Indiana 911 caller: Womans body in creek seemed battered Indiana 911 caller: Womans body in creek seemed battered
NEW ALBANY, Ind. ó A man who called 911 after finding the nude bodies of a woman and her two children in a southern Indiana creek told dispatchers the woman's body appeared battered.
Caller John Weeks said in the 911 recording released this week by New Albany police that 35-year-old Jamie Clutter's body looked "beat up and cut." He initially told dispatchers March 13 that the bodies of Clutter and her two children might be mannequins but called back moments later and said they appeared to be human bodies.
"Hopefully, we're wrong," Weeks told dispatchers.
The Courier-Journal of Louisville, Ky., reported Thursday that Weeks said he and his wife were walking over a bridge near a playground in a New Albany park when they saw three bodies in a creek that winds through the park.
An autopsy found that 10-year-old Brandon Clutter and 6-month-old Katelyn Clutter were drowned, but Floyd County Prosecutor Keith Henderson said last Friday that their mother's death remains under investigation and he could not rule out a murder-suicide.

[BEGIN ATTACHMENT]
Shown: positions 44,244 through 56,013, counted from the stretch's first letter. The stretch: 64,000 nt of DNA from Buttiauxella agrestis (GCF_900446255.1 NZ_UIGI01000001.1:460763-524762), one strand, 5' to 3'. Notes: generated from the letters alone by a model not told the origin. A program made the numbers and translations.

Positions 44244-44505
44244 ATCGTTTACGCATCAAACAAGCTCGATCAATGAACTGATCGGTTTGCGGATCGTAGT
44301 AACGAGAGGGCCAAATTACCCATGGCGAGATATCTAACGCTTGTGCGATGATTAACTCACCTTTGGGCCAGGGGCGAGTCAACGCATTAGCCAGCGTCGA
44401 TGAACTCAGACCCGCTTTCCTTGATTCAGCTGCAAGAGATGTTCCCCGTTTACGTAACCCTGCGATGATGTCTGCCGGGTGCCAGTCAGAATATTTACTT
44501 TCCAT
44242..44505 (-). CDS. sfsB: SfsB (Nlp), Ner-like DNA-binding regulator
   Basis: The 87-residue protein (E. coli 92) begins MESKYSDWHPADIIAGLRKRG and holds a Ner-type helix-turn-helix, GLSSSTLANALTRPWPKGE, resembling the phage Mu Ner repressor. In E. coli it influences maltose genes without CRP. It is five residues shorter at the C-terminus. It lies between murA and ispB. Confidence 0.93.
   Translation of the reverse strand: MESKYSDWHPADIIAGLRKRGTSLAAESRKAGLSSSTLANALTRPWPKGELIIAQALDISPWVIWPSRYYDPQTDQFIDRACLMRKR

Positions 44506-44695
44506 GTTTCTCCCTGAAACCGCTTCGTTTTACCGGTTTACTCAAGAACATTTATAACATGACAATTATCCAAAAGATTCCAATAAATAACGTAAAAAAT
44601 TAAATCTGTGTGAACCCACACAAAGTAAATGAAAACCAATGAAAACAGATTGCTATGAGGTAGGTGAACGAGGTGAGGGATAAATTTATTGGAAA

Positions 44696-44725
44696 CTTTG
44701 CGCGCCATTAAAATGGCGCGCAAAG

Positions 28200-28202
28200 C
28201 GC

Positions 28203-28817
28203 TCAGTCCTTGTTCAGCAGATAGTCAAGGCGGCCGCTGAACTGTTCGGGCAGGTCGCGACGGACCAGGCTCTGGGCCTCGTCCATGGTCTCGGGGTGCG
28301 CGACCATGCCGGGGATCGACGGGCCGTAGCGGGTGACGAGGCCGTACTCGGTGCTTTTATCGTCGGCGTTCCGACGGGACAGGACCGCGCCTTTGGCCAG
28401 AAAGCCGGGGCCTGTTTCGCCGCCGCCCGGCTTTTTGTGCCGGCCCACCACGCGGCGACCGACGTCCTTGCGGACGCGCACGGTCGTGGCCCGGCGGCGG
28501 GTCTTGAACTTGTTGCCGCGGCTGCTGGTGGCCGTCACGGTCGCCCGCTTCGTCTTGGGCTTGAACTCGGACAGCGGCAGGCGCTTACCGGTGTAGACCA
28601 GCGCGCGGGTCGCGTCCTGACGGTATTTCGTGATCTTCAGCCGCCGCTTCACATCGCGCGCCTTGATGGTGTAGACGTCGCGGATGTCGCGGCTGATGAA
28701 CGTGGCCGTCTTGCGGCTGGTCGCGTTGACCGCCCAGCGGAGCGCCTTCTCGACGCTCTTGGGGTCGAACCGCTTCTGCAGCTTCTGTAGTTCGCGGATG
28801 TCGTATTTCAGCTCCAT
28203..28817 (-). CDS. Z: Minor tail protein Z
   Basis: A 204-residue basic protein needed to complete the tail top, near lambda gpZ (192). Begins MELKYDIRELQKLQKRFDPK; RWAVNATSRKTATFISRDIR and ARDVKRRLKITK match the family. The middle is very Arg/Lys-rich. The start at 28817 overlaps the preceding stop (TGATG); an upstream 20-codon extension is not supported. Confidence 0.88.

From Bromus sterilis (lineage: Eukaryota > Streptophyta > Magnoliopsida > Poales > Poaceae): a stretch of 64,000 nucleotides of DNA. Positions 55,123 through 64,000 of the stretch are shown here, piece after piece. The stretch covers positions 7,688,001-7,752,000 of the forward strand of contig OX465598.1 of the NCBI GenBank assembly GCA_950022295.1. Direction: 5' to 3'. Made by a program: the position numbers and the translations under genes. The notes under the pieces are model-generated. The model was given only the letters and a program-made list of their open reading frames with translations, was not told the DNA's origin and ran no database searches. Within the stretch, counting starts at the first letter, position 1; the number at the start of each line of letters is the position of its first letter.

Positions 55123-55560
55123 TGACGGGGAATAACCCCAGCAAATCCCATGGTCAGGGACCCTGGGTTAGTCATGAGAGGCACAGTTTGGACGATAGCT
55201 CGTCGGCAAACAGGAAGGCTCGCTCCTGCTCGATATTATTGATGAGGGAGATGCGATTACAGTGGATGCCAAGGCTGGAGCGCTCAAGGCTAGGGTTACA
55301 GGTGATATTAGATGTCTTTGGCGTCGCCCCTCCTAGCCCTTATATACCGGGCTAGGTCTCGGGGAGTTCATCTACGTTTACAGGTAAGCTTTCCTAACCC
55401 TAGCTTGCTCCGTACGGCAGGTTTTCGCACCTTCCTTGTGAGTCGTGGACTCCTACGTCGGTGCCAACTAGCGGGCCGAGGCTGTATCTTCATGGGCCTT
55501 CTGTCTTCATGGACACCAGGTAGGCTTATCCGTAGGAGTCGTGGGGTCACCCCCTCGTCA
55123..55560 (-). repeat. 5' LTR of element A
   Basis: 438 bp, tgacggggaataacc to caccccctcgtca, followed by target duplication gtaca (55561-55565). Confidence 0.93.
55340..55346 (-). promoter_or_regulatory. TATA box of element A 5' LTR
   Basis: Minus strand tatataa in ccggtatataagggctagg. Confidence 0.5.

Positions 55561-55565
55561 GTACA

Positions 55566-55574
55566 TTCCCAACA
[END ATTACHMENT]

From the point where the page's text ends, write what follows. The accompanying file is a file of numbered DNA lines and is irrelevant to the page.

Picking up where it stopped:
Henderson said Jamie Clutter and her two children were naked when they were found, with their clothes nearby and that a Bible was in a baby harness hanging from a nearby tree limb.
Police have released no new details since last week, when New Albany police spokesman Maj. Keith Whitlow said it may be a week or two before authorities are ready to disclose more information on the deaths.
Whitlow did not immediately return a message left Thursday seeking comment.
Henderson said last week that Michael Clutter, Jamie's husband and the father of the children, had been cooperative with investigators and that there is no evidence he was present when the deaths occurred.
The Clutter family moved to New Albany from Washington state in December.
J. Todd Nichols, pastor of Greater Faith Church in New Albany, is serving as a family spokesman. He has said that Michael Clutter told him he returned home from working a 12-hour shift about 5 p.m. on March 13 to find his family missing.
The three bodies were found in the park about 15 minutes later.
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